section: Arts And Culture

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  • ARTS AND CULTURE

    Sex, addicts and religious cults

    • Tim Kroenert
    • 01 November 2012
    4 Comments

    I've never been a member of a cult, but I do have limited fringe experience of one fervent pentecostal church. The Master's portrayal of cult life chimes disturbingly with that experience. The cult members are attracted not just to the promise of meaning and belonging, but also to the eerie comfort of having someone else do their thinking.

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  • ARTS AND CULTURE

    Back road encounter in the Italian countryside

    • Kerry Murphy
    • 31 October 2012
    3 Comments

    We drove up a narrow road, on the dubious instructions of the GPS. Suddenly the car became unbalanced and the front wheel spun above the side of the road, which had collapsed. We were stuck. We could hear dogs barking in the night. After a while a car approached from one direction, and then a utility from the other.

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  • ARTS AND CULTURE

    Rembrandt's denial of Christ

    • Grant Fraser
    • 30 October 2012
    5 Comments

    Peter, I gave you such handsome possibilities, had your face shining like a saint, and yet still, on this third occasion, you can only find a lie.

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  • ARTS AND CULTURE

    Ways to unwind regret

    • Tim Kroenert
    • 25 October 2012
    3 Comments

    A narcissistic journalist's attempts to reunite with a former girlfriend reflect a human desire to resolve regret by returning to the past. Resolution for him lies in the agony and necessity of letting go. For his cynical intern and her eccentric friend, however, hope may be found in more metaphysical possibilities.

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  • ARTS AND CULTURE

    Music rising from the ashes of abuse

    • Frank O'Shea
    • 24 October 2012
    7 Comments

    In their stylish red and blue uniforms, they were a central part of big football games. They played before the game and at half time, led the teams in a formal march, 60 or more kids blowing brass and beating drums. The thousands in the stands were unaware of the harshness that these boys faced every day.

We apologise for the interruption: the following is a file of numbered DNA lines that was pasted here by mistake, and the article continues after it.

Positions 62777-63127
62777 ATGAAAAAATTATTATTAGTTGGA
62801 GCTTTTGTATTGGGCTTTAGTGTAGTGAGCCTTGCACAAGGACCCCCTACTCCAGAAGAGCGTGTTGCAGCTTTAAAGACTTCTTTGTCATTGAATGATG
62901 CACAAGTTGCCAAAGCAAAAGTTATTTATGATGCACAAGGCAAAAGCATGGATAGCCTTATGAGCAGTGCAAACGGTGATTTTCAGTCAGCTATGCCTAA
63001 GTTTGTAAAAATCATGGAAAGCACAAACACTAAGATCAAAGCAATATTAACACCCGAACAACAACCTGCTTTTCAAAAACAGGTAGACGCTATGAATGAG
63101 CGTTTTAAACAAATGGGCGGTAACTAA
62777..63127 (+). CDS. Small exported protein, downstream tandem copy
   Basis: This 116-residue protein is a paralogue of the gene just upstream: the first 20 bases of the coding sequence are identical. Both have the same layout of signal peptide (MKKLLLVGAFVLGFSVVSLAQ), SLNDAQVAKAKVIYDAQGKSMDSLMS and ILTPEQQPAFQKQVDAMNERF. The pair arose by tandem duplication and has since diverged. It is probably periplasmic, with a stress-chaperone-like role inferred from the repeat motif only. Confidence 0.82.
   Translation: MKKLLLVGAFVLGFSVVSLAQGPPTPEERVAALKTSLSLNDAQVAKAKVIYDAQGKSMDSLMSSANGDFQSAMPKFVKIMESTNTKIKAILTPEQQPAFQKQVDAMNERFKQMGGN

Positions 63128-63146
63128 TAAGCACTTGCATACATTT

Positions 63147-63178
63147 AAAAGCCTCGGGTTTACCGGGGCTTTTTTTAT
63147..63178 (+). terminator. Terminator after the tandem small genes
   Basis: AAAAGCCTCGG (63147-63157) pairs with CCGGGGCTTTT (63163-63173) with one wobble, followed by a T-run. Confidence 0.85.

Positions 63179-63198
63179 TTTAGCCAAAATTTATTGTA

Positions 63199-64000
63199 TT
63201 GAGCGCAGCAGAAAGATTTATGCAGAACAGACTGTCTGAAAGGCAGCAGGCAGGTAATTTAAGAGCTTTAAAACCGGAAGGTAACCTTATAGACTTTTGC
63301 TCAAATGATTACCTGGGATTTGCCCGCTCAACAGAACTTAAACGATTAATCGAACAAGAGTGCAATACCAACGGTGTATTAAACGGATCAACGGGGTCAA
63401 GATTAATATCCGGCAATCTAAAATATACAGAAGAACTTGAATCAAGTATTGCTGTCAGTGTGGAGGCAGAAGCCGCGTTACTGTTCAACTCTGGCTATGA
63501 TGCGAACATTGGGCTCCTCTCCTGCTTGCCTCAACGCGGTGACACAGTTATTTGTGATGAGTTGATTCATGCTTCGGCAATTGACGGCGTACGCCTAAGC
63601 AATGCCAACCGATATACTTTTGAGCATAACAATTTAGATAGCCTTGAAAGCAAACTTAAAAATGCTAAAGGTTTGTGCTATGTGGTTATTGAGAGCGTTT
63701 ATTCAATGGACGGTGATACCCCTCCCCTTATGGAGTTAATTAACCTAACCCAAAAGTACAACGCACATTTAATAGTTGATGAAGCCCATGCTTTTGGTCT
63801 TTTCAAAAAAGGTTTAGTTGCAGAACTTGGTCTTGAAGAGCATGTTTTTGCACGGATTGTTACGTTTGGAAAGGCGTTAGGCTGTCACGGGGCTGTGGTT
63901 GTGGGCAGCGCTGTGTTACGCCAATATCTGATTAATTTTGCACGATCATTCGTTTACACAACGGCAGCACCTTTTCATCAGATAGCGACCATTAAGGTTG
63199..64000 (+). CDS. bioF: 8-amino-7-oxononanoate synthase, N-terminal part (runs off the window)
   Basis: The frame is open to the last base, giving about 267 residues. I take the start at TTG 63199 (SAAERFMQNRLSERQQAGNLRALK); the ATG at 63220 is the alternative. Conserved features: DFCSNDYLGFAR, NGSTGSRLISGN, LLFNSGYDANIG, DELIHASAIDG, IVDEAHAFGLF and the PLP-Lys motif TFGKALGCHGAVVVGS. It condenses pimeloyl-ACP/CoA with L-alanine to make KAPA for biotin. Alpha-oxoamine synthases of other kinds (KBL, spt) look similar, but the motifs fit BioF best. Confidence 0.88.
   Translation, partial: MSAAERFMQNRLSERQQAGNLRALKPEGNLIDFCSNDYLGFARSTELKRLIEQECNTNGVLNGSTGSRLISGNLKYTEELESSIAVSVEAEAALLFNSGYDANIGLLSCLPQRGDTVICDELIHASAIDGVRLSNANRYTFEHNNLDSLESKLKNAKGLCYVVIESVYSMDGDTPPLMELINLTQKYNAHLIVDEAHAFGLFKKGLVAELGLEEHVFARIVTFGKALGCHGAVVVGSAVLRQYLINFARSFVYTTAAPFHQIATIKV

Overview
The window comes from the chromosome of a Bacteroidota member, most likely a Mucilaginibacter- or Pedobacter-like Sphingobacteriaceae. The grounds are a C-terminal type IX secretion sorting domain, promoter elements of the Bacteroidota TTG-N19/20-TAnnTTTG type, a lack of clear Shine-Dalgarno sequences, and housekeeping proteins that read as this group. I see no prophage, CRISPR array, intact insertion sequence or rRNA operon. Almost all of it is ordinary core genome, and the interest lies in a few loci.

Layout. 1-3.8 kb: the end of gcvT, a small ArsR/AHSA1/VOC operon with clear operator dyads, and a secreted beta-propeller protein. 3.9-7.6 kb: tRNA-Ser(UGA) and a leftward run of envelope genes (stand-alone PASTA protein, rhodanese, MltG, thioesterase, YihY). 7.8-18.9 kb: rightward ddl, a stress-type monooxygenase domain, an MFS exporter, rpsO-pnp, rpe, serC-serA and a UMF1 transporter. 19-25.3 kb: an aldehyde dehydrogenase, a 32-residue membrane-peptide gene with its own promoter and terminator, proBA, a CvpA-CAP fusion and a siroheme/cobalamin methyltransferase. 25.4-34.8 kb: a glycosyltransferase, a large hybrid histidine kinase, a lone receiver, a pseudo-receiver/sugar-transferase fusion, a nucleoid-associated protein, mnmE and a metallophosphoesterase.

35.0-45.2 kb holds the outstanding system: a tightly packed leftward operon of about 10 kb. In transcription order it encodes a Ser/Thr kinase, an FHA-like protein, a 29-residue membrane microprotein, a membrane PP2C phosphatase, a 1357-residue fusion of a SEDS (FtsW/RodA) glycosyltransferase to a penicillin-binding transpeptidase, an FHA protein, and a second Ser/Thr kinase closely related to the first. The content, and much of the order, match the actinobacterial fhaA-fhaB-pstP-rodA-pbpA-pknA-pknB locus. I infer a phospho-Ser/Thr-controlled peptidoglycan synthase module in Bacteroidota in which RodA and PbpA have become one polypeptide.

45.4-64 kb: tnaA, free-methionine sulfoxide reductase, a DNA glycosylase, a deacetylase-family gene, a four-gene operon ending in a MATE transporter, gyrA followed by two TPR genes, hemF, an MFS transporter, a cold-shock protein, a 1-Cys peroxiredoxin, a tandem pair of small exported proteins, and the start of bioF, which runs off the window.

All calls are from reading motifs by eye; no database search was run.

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  • ARTS AND CULTURE

    Hearing God in Soviet Russia

    • Michael Sariban
    • 23 October 2012
    4 Comments

    When ideology smashed the cathedrals, turned icons into rubble, congregation into crime, religion fell down in a heap, or seemed to ... Most people believed they knew better: countless lips kept doggedly whispering the fine-print headlines of saints. If the State was a rock, religion flowed round it.

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  • ARTS AND CULTURE

    Alone in Obama's America

    • Tim Kroenert
    • 18 October 2012

    On a television in a grimy bar, Barack Obama waxes lyrical about the unity of the people. In the foreground, a brutal and enigmatic enforcer of the criminal underworld scoffs. America is not a community, he counters — it's a business. 'I'm living in America, and in America, you're on your own.'

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  • ARTS AND CULTURE

    Scene from an Athens newspaper office

    • Jena Woodhouse
    • 16 October 2012
    6 Comments

    The pagemakers wear masks of chronic weariness, and stubbled cheeks: stoics conditioned by a heartless press ... Smoke rises from untidy desks as from a ship that's sinking fast, taking all hands on its burning deck ...

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  • ARTS AND CULTURE

    Historical precedents for Jones' Shamegate

    • Brian Matthews
    • 12 October 2012
    10 Comments

    The name Charles Hughes Cousens is not one that has been canvassed during the lamentable and often tawdry debate about the Alan Jones affair, but perhaps it should have been. Cousens' ordeal as the target of a treason-baying press lies in the distant but pointed background to Jones' assault on Julia Gillard.

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  • ARTS AND CULTURE

    Mysticism and the Beatles

    • Philip Harvey
    • 11 October 2012
    6 Comments

    It has never seemed just an accident that John Lennon and Paul McCartney first met at a church fete. The broad message of Christianity is at the very front of the lyric concerns of the Beatles, even if Christianity itself is rarely acknowledged. In art and belief, they were never interested in experimentation for its own sake but in how to make something new out of something old.

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  • ARTS AND CULTURE

    The archbishop's last day

    • Brian Doyle
    • 10 October 2012
    13 Comments

    She admires him more than any other man she ever met, not because of his position but because of the way he handled the rapes and lies and bankruptcy hearings, he never shirked a moment, he never was anything but blunt about sin and responsibility, and even in the darkest hours he managed some thorny flinty tough cheerfulness and humour.

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  • ARTS AND CULTURE

    Dead father's voice comes home

    • Peter Gebhardt
    • 09 October 2012
    2 Comments

    'Coming up to Canberra was the worst. We came through some pretty atrocious thunderstorm weather ... It really is a delightful aircraft to fly even in those conditions.' Voice of Stuart Graham Pearce, killed as a test pilot in 1976, as heard by his son Guy 36 years later.

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